2012: 10 Years Ago
The city’s sewage now has a new place to call home, despite a bit of what one city official described as 11-th hour “chaos.”
Wastewater Superintendent Mike Harris said it is “incredibly awesome” to be working in the new treatment plant off Bayside Road, rather than the old plant on Water Street.
The new plant was fully activated last week, and crews are now in the process of decommissioning the old plant. That work is expected to be mostly complete within a week or two.
The 2012 Pink Tulip Project has literally been “put to rest” until it “blossoms” again in May 2013 as a garden of hundreds of pink tulips. Some 800 pink tulip bulbs were planted Saturday, Nov. 3, on State Street in Ellsworth at the Donald A. Little Park as well as at the Old Burial Ground behind the First Congregational Church. This fundraiser for breast cancer research received a great deal of local financial support as well as the gardening efforts of the bulb planters Nancy Corliss, Warrene Carriere, Jay Barnes, Marcia Hemingway, Michelle Condon and Barbara Heganbart. Sheri Giancarlo also helped.
After seven seasons at the helm, Griff Fenton retired as coach of the Mount Desert Island High School sailing team after the close of the 2011 season last spring.
This month at its annual meeting in Providence, R.I., the New England Schools Sailing Association (NESSA) honored Fenton with the Stephen B. Leslie Sportsmanship Award.
1997: 25 Years Ago
Sedgwick: A Saturday afternoon fire in the village of Sargentville claimed the Reach Road residence of John and Tara McKechnie, who were not home at the time of the blaze, according to Sedgwick Fire Chief Bruce Grindal.
The fire was reported just before 2 p.m., shortly after the couple left the residence to go shopping. According to Grindal, the fire started near the wood stove, directly behind which the couple had stacked some wood to dry.
Police responded to a rash of car accidents Friday night caused by the slippery road conditions that followed the first major snowfall of the year.
Nearly half of the 28 accidents to which police responded this past week were attributed to the slick roads, which sent drivers into ditches all over the city.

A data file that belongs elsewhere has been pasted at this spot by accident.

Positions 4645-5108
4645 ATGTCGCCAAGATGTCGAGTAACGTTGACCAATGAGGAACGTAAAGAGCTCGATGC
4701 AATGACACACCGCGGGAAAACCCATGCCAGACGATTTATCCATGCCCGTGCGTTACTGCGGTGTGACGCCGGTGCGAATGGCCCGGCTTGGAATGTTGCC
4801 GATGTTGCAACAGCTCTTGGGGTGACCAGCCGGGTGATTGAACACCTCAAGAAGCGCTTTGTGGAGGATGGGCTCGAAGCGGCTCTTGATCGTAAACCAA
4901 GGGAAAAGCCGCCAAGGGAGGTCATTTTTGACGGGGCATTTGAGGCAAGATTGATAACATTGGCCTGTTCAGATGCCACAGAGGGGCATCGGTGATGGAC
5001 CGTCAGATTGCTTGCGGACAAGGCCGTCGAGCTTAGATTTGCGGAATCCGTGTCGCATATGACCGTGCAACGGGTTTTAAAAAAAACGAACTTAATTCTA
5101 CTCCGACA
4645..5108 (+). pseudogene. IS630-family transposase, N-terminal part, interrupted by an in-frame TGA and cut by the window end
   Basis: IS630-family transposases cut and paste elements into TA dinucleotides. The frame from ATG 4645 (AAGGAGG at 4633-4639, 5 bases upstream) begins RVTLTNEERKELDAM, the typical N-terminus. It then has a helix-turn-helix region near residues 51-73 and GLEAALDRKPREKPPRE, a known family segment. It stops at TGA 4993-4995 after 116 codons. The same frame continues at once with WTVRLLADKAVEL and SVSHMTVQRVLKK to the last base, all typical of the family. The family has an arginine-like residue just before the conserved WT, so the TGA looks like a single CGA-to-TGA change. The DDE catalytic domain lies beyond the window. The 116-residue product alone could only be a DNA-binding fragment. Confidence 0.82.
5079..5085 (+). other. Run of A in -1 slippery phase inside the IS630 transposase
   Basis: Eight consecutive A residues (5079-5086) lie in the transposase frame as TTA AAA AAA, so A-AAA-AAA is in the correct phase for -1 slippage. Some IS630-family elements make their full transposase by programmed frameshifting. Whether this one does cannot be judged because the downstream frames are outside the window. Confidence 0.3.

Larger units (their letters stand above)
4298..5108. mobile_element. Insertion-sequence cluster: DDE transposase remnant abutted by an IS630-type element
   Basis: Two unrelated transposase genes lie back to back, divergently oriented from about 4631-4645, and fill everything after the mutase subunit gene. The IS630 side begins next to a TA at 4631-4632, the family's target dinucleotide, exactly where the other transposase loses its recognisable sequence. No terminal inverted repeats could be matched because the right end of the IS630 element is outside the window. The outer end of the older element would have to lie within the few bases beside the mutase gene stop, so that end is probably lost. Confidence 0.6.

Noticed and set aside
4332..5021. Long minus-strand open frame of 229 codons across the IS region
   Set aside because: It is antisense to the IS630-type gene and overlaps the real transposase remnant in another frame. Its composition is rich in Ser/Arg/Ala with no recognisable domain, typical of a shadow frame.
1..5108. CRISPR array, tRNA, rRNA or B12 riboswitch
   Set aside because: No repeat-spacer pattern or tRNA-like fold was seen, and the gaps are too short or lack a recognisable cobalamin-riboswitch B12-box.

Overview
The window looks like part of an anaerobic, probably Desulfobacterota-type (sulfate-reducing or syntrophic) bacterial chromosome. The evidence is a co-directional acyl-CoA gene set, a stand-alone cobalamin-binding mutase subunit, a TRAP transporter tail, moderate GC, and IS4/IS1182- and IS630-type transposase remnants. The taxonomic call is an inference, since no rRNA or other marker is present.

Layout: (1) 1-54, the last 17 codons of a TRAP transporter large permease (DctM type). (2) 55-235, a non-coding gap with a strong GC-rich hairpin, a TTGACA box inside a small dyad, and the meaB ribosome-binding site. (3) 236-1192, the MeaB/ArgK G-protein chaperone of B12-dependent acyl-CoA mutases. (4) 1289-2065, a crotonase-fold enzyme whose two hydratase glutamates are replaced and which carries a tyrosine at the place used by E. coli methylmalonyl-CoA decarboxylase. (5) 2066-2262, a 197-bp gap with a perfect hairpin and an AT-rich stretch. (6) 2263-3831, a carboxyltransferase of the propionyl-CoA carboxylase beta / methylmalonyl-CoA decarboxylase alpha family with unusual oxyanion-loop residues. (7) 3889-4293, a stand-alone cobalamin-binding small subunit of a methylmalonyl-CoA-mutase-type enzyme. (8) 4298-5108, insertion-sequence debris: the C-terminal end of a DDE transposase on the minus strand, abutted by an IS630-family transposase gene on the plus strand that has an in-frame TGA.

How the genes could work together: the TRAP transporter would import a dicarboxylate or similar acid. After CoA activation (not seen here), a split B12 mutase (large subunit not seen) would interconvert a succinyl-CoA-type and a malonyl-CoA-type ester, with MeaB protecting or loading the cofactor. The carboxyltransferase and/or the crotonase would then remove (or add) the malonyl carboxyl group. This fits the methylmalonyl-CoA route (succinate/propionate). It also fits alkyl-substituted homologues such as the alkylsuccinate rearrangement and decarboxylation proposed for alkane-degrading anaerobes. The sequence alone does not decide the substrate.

Machiasport: This coastal town of just over 1,000 people grew by more than 200 on Thursday, Nov. 13, as Atlantic Salmon Maine Inc. cut the ribbon on a 28,000-square-foot state-of-the-art salmon processing plant.
Gov. Angus King and legislators from across the state were on hand for the occasion, which marked Atlantic Salmon’s 10th birthday and the creation of 30 new full-time jobs.
1972: 50 Years Ago
According to City Manager John True, the State Bureau of Highways has indicated that it will proceed with the first section of its proposed reconstruction of High Street if the city will agree to lay new sewer pipe in that area in conjunction with the highway construction.
The section of High Street involved runs from the triangle to Card’s Brook in front of the Maine Coast Mall shopping center.
Maine’s poultry crises resulting from pollution of feeds by polychlorinated bihenyls (PCBs) cost the agriculture community at least $1,351,000, the Department of Agriculture estimates in a study of PCBc released this fall.
It also involved costs of $23,202 to the meat and poultry inspection division of the department.
A $7,290 grant to conduct part one of a two-year “Study of the Hunting and Feeding Habits and Population Dynamics of Seals on the Maine Coast to Assess Their Impact on Fisheries and to Draft a Protection and Management Policy” has been received by the Maine Department of Sea and Shore Fisheries from the National Geographic Society, according to an announcement made today by Robert L. Dow, Director of Research.
1922: 100 Years Ago
About the most despicable class of thief in existence is the clothesline thief. One of these undesirable citizens has been operating in Ellsworth for several months past, and many losses have been reported. Close watch is now being kept, and not much sympathy will be wasted upon the thief if captured.
Work on the resurfacing of Main Street, which has been greatly delayed by unfavorable weather, is now completed across the post office square, and will be continued up Main Street as long as the weather permits. With the straight away work now, more rapid progress will be made.
Joseph S. Bonsey, a veteran of the Civil War, died Sunday at the home of his nephew, Walter A. Bonsey, on the Bucksport Road, aged seventy-six years. Mr. Bonsey was born in Surry, but for forty years or more had lived in Bucksport. He served in Co. C, 1st Maine heavy artillery.